I watched Bill Moyers on PBS on Friday evening, Oct. 30, and stayed with him as he delivered his customary commentary at the program’s end. It was a thunderbolt, because Moyers, arguably the premier journalist of our time, one who has never stood with the right, came out for a return to the military draft as the best solution for ending the war in Afghanistan.
“The President is about to send more troops,” said Moyers. “When I read speculation last weekend that the actual number needed might be 600,000, I winced.” And then he said, “I can still see President Lyndon Johnson’s face when he asked his generals how many troops it would take to win in Vietnam. One of them answered, ‘Ten years and one million.’ He was right on the time and wrong on the number—two and a half million soldiers would serve in Vietnam, and we still lost.”
Moyers also made reference to a recent pro-war editorial in the Washington Post and countered that with a quote from an Afghan villager in The Economist: “We need security. But the Americans are just making trouble for us. They cannot bring peace, not if they stay for 50 years.”
There was also a line from Andrew Bacevich, West Point graduate and military affairs specialist, who told the Christian Science Monitor, “The notion that fixing Afghanistan will somehow drive a stake through the heart of jihadism is wrong … If we give General McChrystal everything he wants, the jihadist threat will still exist.”
And then Moyers uttered something I thought I’d never hear. “If our governing class wants more war,” he said, “let’s not allow them to fight it with young men and women who sign up because they don’t have jobs here at home, or can’t afford college or health care for their families. Let’s share the sacrifice. Spread the suffering. Let’s bring back the draft. Yes, bring back the draft, for as long as it takes our politicians and pundits to ‘fix’ Afghanistan to their satisfaction. Bring back the draft, and then watch them dive for cover on Capitol Hill, in the watering holes and think tanks of the Beltway, where editorial writers spin clever phrases justifying other people’s sacrifice. Let’s insist our governing class show the courage to make this long and dirty war our war, or the guts to end it.”
No matter what your political stripe or leaning, this supercharged editorial is important not just because it comes from a respected journalist of considerable stature, but also because it reflects the growing concern of literally millions of Americans. We see the articles in the newspapers about the almost daily deadly bomb blasts in Afghanistan and Pakistan, right there with more of the same from Iraq. We note the mounting casualties, both military and civilian, ours and theirs, and we wince when news comes of a local serviceman or woman struck down in a war zone. “How awful,” we say. “Those poor people.”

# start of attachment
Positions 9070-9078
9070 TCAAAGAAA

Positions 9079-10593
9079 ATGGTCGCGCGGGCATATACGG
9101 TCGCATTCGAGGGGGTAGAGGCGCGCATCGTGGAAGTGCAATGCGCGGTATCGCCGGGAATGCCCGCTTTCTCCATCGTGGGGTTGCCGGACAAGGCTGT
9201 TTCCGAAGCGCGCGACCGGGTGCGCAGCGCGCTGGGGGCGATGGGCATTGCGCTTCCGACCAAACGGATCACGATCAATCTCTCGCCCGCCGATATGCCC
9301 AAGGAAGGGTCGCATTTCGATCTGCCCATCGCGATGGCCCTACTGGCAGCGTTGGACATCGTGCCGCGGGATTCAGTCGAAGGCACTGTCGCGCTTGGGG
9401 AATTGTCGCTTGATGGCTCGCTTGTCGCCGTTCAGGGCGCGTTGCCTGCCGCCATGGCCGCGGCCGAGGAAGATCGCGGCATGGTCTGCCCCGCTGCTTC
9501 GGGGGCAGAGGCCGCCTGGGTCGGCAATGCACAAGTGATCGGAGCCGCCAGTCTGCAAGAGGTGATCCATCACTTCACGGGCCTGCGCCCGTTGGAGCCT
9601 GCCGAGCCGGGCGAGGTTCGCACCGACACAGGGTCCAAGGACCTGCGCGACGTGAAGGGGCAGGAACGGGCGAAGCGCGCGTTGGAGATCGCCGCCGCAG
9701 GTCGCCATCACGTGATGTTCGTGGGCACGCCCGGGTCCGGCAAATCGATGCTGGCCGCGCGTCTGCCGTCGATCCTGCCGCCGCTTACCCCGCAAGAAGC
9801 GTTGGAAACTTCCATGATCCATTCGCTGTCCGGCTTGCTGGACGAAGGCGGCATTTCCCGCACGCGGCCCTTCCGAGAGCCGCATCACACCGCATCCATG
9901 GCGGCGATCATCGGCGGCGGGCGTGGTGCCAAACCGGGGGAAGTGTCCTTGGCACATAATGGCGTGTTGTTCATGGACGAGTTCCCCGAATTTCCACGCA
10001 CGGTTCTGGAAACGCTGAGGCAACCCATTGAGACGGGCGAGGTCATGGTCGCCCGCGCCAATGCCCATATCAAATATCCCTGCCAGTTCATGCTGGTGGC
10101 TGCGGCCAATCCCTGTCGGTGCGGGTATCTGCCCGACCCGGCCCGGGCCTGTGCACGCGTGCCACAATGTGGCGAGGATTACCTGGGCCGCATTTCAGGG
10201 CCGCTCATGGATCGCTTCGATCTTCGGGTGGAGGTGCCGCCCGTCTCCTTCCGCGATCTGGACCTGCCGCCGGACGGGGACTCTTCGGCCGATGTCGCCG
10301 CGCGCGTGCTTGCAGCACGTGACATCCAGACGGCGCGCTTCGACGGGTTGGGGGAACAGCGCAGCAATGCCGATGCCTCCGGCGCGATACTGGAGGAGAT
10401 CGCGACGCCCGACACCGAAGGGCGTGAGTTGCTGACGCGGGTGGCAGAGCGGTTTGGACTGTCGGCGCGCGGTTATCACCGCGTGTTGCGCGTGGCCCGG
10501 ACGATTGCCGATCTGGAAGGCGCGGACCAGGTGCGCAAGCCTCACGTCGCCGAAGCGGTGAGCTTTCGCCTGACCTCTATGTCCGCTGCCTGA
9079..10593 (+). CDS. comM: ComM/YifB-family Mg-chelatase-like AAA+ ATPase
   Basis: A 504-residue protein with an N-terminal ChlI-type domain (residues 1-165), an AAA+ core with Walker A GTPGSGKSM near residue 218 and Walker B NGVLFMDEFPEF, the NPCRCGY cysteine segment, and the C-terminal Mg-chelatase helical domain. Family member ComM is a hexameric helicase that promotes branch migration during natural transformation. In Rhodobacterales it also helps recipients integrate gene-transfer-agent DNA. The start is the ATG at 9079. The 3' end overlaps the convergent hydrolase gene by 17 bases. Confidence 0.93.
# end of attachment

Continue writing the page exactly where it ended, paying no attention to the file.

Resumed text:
But the oldtimers will tell you: it isn’t the same. It’s not like WWII, when my mother, a Red Cross volunteer, went along with military service members to the homes of those who were killed, to deliver the bad news in person, which she also did during the Korean and Vietnam conflicts. “Somebody has to do it,” she said, when I asked her why she volunteered for such service. People were tough back then; the greatest generation, as Tom Brokaw reminded us not so long ago. And he was right. My father was a medical officer in North Africa during the war, patching up the troops Rommel blasted to hell. He didn’t talk about it when he got back, finally, but I read some of the letters he sent home. It is enough to make me wince thinking about it even now.
The difference is one of perspective, to be sure. But the service is the service, and nowadays, if you sign up, chances are you will be sent to serve in a war zone, and you may even be tasked to return more than once or twice. Four times and more, in fact, is not unheard of. And it’s not just men who are putting their lives on the line over and over again—our women are there too, and many have been killed or wounded.
So what’s my point? What am I saying, and why is Moyers’ conclusion on the draft so important, so prescient? Because these two wars have been going on eight years and counting. Because it all sounds so very familiar. We need more troops to make it work, say many on the right and most of the military. If we just could just put in another 40,000, why, we could win this, and all our sacrifices in terms of blood and money would be justified.
But what most civilians fail to realize is that such protracted wars take on a life of their own, in no small part because in the military, achieving higher rank, more money, and a better assignment is predicated on actually serving in a war zone. It’s called “getting your ticket punched”, and it’s as true for the lifers now as it was back in the day. But permanent war as career employment just shouldn’t be an option. And if it becomes that, then our policy needs to change.
With a return to the draft, as Moyers has called for, the people of this country will be forced to face the grim reality that war is indeed hell, for everyone, not just the professionals and volunteers. And it will then be up to the public to decide if they want to continue with the war effort, because they will have a much greater stake in the decisions that will determine policy: the very lives of their own children.
If that doesn’t bring it home, where it really belongs, nothing will.
John Winthrop is an Army veteran who has more than 20 years experience as a news reporter, editor, and news director at WBZ-TV Boston, KRON-TV San Francisco, KCOY-TV Santa Maria, and several other television and radio stations. He resides in Cayucos with his cat, Smokin’ Joe. Send comments via the editor at email@example.com.
-- John Winthrop - Cayucos
-- John Winthrop - Cayucos